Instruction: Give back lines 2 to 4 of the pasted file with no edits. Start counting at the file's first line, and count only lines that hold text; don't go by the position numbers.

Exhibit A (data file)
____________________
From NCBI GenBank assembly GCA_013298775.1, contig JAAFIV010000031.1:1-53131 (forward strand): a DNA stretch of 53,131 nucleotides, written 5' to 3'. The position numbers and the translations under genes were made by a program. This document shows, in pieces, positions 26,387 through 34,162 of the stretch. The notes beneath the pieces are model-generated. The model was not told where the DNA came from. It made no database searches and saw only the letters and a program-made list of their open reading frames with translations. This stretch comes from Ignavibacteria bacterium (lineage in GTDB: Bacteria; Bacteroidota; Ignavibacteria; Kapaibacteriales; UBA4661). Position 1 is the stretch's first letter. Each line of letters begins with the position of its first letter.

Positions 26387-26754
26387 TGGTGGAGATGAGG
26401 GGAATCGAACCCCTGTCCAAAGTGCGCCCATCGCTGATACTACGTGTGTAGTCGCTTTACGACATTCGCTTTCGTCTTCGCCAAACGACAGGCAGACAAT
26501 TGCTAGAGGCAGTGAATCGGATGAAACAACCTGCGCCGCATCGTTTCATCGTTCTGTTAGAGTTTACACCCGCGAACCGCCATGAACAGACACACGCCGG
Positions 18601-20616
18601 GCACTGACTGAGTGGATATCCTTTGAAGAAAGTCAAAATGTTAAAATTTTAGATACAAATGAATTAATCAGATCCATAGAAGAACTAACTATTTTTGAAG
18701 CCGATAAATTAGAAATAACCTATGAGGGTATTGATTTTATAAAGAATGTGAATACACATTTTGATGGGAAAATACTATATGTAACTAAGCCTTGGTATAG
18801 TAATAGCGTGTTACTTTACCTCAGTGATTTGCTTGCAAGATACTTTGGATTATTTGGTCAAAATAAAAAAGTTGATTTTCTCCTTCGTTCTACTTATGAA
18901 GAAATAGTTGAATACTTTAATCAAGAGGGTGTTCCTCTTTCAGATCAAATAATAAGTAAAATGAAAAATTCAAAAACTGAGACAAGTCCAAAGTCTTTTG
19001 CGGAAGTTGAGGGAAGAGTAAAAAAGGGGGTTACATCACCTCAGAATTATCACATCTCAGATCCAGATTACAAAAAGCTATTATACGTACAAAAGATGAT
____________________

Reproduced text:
Positions 26387-26754
26387 TGGTGGAGATGAGG
26401 GGAATCGAACCCCTGTCCAAAGTGCGCCCATCGCTGATACTACGTGTGTAGTCGCTTTACGACATTCGCTTTCGTCTTCGCCAAACGACAGGCAGACAAT